Further, through the Namibia Training Authority a vocational training and expansion programme has been adopted to broaden access to skills training, while a vocational skills plan has been formulated to ensure skills provision meets labour market demands. Another challenge is the inadequate capacity within the public service. We are engaged in training to improve staff competency and position the public service as an employer of choice by ensuring a conducive working environment for civil servants and ensuring attractive conditions of service.
Low economic growth and income disparities are another problem we face. Efforts are continuing across the government to accelerate the rate of growth and promote sustainable economic growth and equitable distribution of economic benefits – to reduce inequalities among the Namibian people through a range of sectoral policies and infrastructure development.
NE: Against this background, do you the feel you have adequately and sufficiently served your office well over the past year?
SKA: I have done my utmost best to live up to my constitutional mandate and other responsibilities as entrusted to me by the Namibian Constitution and by His Excellency the President, as indicated in the achievements of the office so far. There would, however, always be room for improvement and the new initiatives, as alluded to earlier, are aimed at consolidating and further expanding on the achievement so far reached. Government will further continue with deliberate interventions aimed at creating opportunities for all, and work according to the principle of transparency and inclusivity. I will also continue to oversee the implementation of policies and programmes aimed at redressing imbalances in the public service and in the country at large through empowerment legislation.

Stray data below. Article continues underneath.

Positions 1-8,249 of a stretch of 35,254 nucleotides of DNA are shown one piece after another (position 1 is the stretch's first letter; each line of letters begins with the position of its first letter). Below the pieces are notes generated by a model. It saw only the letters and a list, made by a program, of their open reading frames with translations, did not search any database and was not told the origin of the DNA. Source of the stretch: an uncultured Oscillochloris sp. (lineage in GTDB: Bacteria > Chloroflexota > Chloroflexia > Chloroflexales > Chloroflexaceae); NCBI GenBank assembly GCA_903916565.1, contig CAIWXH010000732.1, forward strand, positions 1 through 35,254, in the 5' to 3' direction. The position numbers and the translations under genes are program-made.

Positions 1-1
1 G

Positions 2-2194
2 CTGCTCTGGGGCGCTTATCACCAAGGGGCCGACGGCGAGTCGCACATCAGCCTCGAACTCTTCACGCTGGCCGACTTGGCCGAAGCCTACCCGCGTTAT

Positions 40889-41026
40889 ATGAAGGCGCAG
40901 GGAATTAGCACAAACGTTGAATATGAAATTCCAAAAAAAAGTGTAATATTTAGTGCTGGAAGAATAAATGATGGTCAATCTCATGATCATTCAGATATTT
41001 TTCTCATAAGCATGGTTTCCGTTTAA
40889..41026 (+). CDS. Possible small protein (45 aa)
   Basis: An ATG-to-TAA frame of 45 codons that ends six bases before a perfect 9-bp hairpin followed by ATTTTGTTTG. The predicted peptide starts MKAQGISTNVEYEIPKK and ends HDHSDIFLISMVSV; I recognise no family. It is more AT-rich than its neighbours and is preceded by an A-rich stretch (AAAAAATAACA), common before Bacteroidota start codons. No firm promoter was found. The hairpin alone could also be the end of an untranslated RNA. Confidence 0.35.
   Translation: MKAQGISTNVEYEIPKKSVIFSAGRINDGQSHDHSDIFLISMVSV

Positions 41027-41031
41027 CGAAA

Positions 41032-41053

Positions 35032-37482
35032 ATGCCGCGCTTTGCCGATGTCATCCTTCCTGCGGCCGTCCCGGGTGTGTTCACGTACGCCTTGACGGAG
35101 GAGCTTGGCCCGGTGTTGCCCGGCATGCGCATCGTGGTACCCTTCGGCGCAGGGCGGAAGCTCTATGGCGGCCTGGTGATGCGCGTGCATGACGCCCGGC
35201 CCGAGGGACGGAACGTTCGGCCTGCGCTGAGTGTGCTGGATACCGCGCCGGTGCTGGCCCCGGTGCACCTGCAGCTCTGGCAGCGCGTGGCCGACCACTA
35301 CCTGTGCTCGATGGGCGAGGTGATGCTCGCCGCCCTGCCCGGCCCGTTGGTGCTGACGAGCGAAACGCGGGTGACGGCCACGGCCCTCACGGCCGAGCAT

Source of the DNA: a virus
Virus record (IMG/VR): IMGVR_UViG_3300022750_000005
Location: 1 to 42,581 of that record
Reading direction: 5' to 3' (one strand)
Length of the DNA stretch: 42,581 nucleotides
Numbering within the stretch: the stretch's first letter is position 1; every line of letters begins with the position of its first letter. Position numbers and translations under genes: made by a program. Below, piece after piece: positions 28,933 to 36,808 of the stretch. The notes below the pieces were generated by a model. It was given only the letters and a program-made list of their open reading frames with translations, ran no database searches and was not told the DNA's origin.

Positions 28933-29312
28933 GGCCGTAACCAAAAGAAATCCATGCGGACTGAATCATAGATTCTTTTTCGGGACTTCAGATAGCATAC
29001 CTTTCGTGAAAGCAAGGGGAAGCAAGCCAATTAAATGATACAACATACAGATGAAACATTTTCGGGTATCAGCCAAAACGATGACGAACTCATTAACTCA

NE: Which areas need improvement and what is your next focus for the year ahead?
SKA: The focus of government’s programmes and policies is determined in the Swapo Party Manifesto and NDP4. Further, the Medium Term Expenditure Framework gives an account of the annual provisions for all offices, ministries and agencies and the corresponding funding availed to address the priority issues. In terms of my constitutional mandate, the office will continue to focus on improving the performance of the public service through the implementation of a performance management system and requiring entering into performance agreements for all public servants at all levels. Ensuring a balanced structuring of the public service and achieving full operationalisation of the Disaster Risk Management Act are also high on my agenda. Concluding the special initiatives such as seeing the enactment and operationalisation of NEEEF is also lined up for the year ahead.